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  2. Good for you, Mr, for giving yourself the time, space, and self-care to examine and evaluate what you used to be like, what you are like now, and where you want to be. That takes tremendous courage, strength, and desire to want to move forward and away from being a person you're no longer comfortable being. None of us will ever be perfect, but it's about progress not perfection. I think many of us have gone from being victims from the cruelties of childhood to volunteers who continue the behaviors we learned young, but weren't willing to let go of them. As you said, "comfortable" because it was a "known" rather than the upheaval of "unknowns." You two have always had each other's backs and you'll feel that more and more as the resentments of the past are released and you can feel more comfortable flexing that discomfort muscle, knowing you are ALWAYS valued, even on those crappy I-slipped-back-into-my-old-behavior-reaction days. You have value merely because you breathe. It feels so good to let go of resentments we've held on to for way too long (whether justified or not), slights we perceive as real because we were conditioned to do so, and to just not pick up that heavy weight anymore. We lug that crap around with us and have no idea until we hit that wall as you said, wondering why we are so damn tired, and we're left to start at square one. If we don't pick it up, we don't have to worry about putting it back down again. So happy you are finding yourself slowly getting more comfortable in the skin of who you want to be, the you that's always been there but now feels the courage to step out, shed the old ways of living, and find your passion and joy. And all with your best friend, partner, and number one supporter and encourager right by your side. That is pretty darn awesome I'd say!!!

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    1. You hit the nail on the head regarding slights we perceive as real. That was so much of my life too. Trying to read minds and constantly monitor other people to see if I was being slighted or should be on alert for something. I ended up wrong more times than I even realized and likely missed so many good opportunities as a result of being in my head so much.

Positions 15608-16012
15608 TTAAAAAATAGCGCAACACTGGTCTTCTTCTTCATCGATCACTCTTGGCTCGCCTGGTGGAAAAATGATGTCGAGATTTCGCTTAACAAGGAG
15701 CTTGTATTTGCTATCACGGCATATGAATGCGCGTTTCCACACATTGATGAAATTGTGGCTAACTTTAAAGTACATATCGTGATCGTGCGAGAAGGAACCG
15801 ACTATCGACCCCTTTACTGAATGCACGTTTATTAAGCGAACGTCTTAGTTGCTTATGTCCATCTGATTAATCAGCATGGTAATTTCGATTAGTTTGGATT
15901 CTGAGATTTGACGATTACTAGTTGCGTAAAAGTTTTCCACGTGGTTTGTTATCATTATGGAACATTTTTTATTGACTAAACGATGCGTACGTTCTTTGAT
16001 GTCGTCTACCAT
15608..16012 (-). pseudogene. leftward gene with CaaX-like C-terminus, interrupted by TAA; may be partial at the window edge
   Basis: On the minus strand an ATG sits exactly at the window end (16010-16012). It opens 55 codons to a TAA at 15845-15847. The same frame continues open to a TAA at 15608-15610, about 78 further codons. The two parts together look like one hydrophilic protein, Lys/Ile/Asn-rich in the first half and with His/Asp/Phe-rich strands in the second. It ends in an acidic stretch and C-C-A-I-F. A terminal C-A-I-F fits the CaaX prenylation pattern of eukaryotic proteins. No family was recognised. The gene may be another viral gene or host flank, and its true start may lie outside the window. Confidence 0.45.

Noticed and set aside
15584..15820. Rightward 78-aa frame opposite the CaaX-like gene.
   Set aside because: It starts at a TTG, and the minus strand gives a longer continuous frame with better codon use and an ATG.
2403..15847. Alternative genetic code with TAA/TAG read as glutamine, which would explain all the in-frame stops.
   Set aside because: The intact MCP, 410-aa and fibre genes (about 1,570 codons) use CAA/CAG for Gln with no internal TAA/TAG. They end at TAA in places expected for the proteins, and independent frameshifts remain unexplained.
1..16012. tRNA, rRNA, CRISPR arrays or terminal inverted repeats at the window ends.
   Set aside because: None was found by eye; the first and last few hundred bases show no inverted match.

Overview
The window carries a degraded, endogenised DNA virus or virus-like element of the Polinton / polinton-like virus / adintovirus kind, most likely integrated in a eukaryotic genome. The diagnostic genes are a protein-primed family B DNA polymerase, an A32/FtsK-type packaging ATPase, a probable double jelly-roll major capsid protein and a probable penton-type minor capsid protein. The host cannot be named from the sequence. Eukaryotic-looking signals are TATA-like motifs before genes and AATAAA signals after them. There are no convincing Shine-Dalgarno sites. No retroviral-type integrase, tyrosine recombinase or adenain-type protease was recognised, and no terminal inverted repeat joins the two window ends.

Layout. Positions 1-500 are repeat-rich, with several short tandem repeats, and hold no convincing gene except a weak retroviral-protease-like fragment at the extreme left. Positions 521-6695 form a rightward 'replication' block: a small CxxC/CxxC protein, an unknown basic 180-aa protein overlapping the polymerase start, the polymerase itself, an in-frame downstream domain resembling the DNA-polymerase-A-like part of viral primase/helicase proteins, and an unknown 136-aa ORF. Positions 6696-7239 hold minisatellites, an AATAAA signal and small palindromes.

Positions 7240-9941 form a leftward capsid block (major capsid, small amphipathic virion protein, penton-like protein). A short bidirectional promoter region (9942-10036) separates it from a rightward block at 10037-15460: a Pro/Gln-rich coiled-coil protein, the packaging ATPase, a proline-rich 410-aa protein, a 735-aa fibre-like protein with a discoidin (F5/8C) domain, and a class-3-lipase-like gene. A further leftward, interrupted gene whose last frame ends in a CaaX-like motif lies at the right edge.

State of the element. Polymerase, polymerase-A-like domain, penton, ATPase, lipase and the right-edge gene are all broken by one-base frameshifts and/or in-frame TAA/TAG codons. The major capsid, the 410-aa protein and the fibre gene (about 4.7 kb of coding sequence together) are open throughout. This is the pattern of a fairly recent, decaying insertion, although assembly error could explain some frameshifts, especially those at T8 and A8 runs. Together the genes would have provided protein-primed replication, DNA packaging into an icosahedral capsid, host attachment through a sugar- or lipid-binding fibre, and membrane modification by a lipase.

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  3. Thank you so much for sharing your side of the story too. As a wall-building people pleaser I know it is so hard to share things with anybody. I love the way you and The Mrs are so forthcoming with your experiences. Thank you to both of you for including us in this part of your lives.

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    1. Right up until this morning I was second-guessing whether or not I could really be this open so thanks for acknowledging how hard that can be for us people pleasers!

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  4. Thank you so much for sharing this and I know 5 year ago you would be having palpitations over this much vulnerability but it seemed to be freeing when you were writing it. That's what this process is all about. It has been especially gratifying to see your change where work is concerned. I know you always had a case of "imposter syndrome" since kind of stumbling into your industry but you have proven how competent you are over and over. Standing up to those seeking to take advantage or to make you second guess yourself has made both you and your team stronger and I'm so proud of you! <3 We'll continue to work on our own issues and do better as a couple.

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    1. Thanks hon! We are both better off by doing the hard work and then coming together as one again!